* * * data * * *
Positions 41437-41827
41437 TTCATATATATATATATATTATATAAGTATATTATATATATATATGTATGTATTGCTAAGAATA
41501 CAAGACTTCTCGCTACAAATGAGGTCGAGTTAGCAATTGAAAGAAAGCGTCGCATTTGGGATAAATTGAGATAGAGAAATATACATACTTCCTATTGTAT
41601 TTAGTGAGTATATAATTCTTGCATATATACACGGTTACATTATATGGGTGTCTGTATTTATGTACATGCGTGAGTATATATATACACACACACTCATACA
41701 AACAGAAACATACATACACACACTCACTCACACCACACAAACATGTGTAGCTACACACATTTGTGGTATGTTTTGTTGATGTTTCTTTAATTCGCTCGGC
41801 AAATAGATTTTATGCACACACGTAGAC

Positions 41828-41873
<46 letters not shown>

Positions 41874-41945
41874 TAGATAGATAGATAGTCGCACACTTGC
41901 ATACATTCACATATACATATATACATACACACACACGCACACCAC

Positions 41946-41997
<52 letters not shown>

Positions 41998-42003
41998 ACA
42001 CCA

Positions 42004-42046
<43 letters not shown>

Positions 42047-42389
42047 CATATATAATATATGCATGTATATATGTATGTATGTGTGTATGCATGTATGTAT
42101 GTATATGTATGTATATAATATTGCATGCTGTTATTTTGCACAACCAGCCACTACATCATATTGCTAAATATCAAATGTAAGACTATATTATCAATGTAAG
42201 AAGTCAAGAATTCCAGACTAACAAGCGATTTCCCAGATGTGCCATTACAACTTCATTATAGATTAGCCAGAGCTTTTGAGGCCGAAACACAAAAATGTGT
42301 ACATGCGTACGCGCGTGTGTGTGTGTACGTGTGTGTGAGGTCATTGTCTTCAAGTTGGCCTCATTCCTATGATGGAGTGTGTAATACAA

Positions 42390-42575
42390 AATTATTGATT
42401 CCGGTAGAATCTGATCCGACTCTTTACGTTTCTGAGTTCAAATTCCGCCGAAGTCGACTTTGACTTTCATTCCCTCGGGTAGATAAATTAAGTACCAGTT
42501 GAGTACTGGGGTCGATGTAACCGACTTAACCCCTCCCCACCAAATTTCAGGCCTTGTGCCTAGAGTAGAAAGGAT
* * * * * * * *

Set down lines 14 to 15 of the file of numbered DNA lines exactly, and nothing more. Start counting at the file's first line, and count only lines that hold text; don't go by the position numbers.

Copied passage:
Positions 41998-42003
41998 ACA